Yesterday, the birth anniversary of Laxmi Prasad Devkota was observed. But this time, the occasion was special, as it has begun the centennial celebrations of Nepal’s greatest poet. In this year’s budget, the government has set aside Rs.2.5 million for the purpose, but it is not known yet how the money will be used. Private organisations will, in their own ways, mark the birth centenary of this Aanshu Kavi (a poet capable of composing flowing poetry at any moment). Devkota could write poetry in nine languages, and he originally composed in, or translated some of his work, including the epic Sakuntala, into, other languages. He wrote the Sulochana epic in ten days, the Sakuntala epic in three months, and Kunjini, a long poem, in one night. Apart from his rare literary merit, he was a progressive, as he had at that time made a clarion call for caste equality and inclusiveness (e.g. Munamadan), seen in the service to the poor and the needy the real devotion to God (e.g. The Pilgrim), and made a point of uplifting the downtrodden (e.g. The Poor) — themes that the advocates of New Nepal have taken up these days. He was a great patriot, too. And his ethos had been deeply moored in the Eastern philosophy, though he was receptive to Western thought. In life, he practised his humanistic belief, e.g. in being generous.
In a natural, uninterrupted flow of creative literary energy, he was inferior to none in world literature. He wrote almost in all genres of Nepali literature; and in the gift for writing subjective essays, he has no peer in Nepali literature, as he picked up a very minor topic and expanded it into a large theme. More stories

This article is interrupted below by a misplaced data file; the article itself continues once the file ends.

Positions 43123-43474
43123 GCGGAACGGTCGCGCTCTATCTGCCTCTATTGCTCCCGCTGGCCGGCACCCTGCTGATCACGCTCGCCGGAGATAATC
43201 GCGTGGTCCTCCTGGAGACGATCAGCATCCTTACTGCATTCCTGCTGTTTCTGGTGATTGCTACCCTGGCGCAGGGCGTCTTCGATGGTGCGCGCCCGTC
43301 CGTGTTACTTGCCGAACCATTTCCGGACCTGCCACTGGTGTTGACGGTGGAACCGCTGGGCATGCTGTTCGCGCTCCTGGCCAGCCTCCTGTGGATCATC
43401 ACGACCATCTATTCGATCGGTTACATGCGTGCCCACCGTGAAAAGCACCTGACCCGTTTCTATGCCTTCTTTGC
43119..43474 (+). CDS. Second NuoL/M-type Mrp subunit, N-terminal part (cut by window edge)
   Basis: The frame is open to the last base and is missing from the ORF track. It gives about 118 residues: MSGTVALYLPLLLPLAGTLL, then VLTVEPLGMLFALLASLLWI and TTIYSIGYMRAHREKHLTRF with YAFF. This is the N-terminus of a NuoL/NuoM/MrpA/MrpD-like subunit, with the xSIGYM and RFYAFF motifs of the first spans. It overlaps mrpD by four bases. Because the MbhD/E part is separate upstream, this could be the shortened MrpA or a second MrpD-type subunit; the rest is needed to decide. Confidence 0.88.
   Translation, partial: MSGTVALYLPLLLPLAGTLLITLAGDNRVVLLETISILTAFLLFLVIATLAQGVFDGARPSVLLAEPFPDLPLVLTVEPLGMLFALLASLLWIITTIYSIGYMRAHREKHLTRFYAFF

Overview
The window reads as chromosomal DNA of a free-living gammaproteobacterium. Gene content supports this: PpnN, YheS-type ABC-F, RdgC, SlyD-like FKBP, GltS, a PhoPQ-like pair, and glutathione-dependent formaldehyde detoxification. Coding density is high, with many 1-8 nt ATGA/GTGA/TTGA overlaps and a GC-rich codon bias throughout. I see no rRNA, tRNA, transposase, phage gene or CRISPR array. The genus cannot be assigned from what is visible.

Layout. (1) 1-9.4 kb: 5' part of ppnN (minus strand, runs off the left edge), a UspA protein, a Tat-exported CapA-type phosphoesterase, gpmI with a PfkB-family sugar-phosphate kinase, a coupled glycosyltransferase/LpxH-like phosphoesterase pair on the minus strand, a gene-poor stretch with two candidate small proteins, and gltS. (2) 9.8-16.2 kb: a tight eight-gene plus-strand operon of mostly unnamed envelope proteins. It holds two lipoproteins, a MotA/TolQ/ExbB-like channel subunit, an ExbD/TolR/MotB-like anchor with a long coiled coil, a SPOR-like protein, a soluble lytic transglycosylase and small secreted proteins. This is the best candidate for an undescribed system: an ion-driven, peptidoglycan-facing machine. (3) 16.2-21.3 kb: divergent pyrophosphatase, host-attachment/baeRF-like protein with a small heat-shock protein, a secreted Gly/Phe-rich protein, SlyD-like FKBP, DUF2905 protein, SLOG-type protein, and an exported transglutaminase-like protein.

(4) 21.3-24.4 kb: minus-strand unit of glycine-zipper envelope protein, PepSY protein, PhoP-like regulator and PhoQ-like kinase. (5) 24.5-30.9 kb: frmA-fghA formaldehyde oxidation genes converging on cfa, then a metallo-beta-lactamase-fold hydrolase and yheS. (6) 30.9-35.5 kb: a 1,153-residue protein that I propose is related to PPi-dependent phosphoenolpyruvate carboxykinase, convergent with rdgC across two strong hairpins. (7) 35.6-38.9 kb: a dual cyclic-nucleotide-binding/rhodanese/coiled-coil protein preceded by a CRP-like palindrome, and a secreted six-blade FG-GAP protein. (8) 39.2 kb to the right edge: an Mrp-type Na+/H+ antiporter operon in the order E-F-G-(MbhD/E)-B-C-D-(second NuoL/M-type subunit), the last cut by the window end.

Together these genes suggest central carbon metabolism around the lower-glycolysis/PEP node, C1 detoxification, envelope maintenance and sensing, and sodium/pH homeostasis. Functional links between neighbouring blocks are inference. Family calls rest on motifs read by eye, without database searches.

and legends have grown around Devkota’s life than around that of any other Nepali literary figure.
His most famous work, Munamandan, a long lyrical poem, remains the largest-selling book in Nepal
to this day. On his death about half a century ago, the great Indian scholar, Rahul Sanskrityana, paid tribute to him by saying that Devkota was Prasad, Pant, Nirala (these three Indian literary figures of eminence) all rolled into one.
But many Nepalis do feel that Devkota suffered neglect at the hands of the State while he lived, and that this has continued even after his death. One therefore hopes that at least during the yearlong celebrations, Nepalis should go beyond paying lip service, and the State should take the lead in redressing the past imbalance. We could take a leaf out of many other countries in duly recognising the contributions
of our artistic and literary gems. One of the good ways in Devkota’s case would be by turning his home
in Kathmandu into a museum or a Devkota study centre, preserving all things that belonged, or were significantly related, to him. The royalties that the sales of his books still generate alone could go some way towards that end. Why, for instance, can the
National Academy itself or one of its top prizes, or TU, in whose establishment, Devkota had played an important role, not be named after him? Sadly, no Complete Works by Devkota has been published yet. But Devkota, without any promotion by anybody, lives on in the hearts and minds of the Nepalis people as their best-loved literary icon, and as one of the most popular of the outstanding personalities in the whole of Nepali history.